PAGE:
Adaptive Laboratory Evolution

Adaptive Laboratory Evolution (ALE) is a powerful tool to obtain production strains with beneficial mutations. Microbes are cultured for an extended time allowing natural selection to enrich mutant strains with improved fitness (e.g, feedstock or product tolerance, increased substrate utilization, etc.). Since evolutionary processes are highly stochastic, more replicates are needed if the ALE experiment is meant to identify distinct molecular mechanisms associated with a trait of interest. The number of replicates can be easily increased when switching from flasks to 96-well plates. We have shown the use of aqueous microfluidic droplets for ALE (dALE) to generate millions of cultures in parallel. Hundreds of isolates are characterized via an automated high throughput (HTP) method for growth and productivity. HTP characterization can be accomplished with the use of cell-based biosensors or by HTP mass spectrometry (HTP-MS). 

Adaptive Laboratory Evolution

Sorting with flow cytometry using a biosensor

Flow cytometry is a powerful technology to rapidly sort a population based on phenotypes. These phenotypes can be natural, such as size and granularity of the cells or engineered such as fluorescence response from a biosensor as a proxy for metabolic efficiency or productivity.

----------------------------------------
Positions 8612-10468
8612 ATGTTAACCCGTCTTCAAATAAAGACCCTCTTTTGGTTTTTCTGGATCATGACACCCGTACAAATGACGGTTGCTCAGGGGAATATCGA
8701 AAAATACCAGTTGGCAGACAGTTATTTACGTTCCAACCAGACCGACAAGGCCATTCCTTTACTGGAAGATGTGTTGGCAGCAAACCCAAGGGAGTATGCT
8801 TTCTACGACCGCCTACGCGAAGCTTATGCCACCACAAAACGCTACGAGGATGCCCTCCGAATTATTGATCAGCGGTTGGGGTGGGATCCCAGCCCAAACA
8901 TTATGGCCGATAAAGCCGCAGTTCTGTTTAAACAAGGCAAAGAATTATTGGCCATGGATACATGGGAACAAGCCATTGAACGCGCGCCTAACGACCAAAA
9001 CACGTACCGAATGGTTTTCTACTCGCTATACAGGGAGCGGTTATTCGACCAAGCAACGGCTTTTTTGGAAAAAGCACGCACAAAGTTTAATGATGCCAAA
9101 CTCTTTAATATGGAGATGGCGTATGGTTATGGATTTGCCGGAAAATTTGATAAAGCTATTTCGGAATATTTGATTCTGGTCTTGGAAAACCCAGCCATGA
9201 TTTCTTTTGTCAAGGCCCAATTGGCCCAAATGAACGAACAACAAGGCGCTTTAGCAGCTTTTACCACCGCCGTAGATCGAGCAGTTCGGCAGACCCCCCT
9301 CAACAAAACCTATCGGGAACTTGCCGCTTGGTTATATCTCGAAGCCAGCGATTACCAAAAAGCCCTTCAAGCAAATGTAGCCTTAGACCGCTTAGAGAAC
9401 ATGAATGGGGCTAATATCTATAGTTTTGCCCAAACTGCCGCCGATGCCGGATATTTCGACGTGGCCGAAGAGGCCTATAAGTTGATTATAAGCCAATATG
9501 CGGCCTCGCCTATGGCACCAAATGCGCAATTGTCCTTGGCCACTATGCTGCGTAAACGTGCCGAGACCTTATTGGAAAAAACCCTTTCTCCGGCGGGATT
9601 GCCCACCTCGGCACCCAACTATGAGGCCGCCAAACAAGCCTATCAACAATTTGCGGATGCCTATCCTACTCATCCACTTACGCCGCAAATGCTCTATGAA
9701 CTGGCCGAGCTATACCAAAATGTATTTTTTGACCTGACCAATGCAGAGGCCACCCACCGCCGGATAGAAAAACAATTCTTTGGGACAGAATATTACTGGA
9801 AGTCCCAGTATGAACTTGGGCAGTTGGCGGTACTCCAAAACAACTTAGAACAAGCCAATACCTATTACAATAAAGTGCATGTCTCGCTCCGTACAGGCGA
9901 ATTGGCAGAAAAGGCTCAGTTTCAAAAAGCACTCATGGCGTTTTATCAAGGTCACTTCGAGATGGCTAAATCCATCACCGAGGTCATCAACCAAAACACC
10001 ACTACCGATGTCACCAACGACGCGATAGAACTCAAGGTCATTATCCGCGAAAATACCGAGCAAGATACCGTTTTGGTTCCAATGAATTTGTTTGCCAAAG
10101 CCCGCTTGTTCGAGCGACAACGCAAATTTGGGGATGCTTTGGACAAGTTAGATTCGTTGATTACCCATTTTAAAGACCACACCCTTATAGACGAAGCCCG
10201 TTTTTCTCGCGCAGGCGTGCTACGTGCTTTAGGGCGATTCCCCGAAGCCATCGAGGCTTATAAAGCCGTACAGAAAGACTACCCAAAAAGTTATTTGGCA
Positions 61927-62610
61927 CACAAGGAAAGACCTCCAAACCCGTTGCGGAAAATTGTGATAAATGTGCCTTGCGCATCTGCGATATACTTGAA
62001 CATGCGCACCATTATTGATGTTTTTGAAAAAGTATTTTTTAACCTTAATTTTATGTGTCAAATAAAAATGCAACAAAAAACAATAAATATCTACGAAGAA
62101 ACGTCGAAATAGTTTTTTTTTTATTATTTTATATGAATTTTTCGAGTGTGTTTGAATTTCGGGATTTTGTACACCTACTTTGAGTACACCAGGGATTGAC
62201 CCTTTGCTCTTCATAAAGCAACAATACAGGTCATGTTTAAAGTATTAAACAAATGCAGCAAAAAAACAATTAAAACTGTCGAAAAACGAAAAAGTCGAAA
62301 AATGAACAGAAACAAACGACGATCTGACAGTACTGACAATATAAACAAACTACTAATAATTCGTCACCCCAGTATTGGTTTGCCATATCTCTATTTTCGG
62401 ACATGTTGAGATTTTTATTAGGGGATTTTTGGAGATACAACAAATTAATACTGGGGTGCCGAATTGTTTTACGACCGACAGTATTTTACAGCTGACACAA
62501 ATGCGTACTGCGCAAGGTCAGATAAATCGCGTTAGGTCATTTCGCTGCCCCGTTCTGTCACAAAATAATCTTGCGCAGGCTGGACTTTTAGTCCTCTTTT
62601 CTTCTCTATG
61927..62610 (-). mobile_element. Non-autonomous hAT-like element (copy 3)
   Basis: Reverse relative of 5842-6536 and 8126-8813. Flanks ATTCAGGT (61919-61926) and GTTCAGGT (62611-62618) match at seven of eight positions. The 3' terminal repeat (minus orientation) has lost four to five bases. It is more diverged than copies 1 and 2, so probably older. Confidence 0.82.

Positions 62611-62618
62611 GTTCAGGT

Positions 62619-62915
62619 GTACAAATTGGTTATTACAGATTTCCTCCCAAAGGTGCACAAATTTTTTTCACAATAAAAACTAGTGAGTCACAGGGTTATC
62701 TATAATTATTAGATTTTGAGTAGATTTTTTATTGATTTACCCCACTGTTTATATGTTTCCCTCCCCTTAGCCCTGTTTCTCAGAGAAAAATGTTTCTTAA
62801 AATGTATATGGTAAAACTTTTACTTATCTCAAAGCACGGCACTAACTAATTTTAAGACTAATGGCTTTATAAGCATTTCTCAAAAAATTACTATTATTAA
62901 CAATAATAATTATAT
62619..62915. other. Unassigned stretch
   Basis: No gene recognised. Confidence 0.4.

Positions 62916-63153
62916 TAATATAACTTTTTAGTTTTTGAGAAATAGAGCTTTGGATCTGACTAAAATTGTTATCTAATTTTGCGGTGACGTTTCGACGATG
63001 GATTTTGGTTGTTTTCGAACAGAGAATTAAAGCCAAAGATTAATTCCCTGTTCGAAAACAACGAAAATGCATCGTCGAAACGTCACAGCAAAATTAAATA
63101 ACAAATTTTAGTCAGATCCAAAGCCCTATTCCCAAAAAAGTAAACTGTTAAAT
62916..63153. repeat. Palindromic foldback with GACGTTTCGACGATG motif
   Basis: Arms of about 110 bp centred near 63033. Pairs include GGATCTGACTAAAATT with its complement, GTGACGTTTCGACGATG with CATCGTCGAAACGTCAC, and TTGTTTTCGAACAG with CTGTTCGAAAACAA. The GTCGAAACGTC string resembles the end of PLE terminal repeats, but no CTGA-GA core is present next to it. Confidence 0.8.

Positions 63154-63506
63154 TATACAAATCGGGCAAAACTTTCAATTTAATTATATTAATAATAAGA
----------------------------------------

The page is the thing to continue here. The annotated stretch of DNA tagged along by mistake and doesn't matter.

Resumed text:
As a Build infrastructure, flow cytometry and fluorescence-activated cell sorting (FACS) can be applied to sort microbial populations solely based on fluorescence. This step is performed in conjunction with an adaptive laboratory evolution (ALE) or droplet adaptive laboratory evolution (dALE) to build a diverse population with altered phenotypes.

Droplet Adaptive Laboratory Evolution (dALE) 

Screening with biosensors

Cell-based sensors are used for the initial characterization of individual clones. The production cells are cultivated in 96-well plates and after cell density normalization the growth rate is monitored. Samples at late-exponential and stationary phase are mixed with the sensor cells and isolates selected for more rigorous characterization using the HTP-MS technology.

High-throughput mass-spectrometry-based (HTP-MS) method

The Agile BioFoundry developed a high-throughput mass-spectrometry-based method for the monitoring of bioproduct concentration from broth without sample derivatization. Traditional LC-MS/MS applications are used to separate and identify components from complex mixtures, such as microbial growth media. High sensitivity methods are available to measure hundreds of molecules with a wide range of abundance. The obtained metabolomic profile is invaluable to identify potential bottlenecks in engineered systems. On the other end of the scale, simple product titer measurements suffice to provide rapid feed-back for closed-loop experiments. A direct inject method can be used to measure the absorbance of samples and monitor 4 ions with a mass detector capable of measuring 96 samples in less than 2 hours (Figure 1). This technique has been used to provide product titers (muconate and adipate) for thousands of samples. The rapid sample processing via automated liquid handlers, coupled with fast analysis and report generation enables in-line analytics (1 sample/min), steering sampling frequencies and providing complete production profiles.

We are developing a system with even higher throughput via the measurement of analytes from liquid plugs and microfluidic droplets (1 sample/sec). 

A typical chromatogram of a high-throughput mass spectrometry experiment.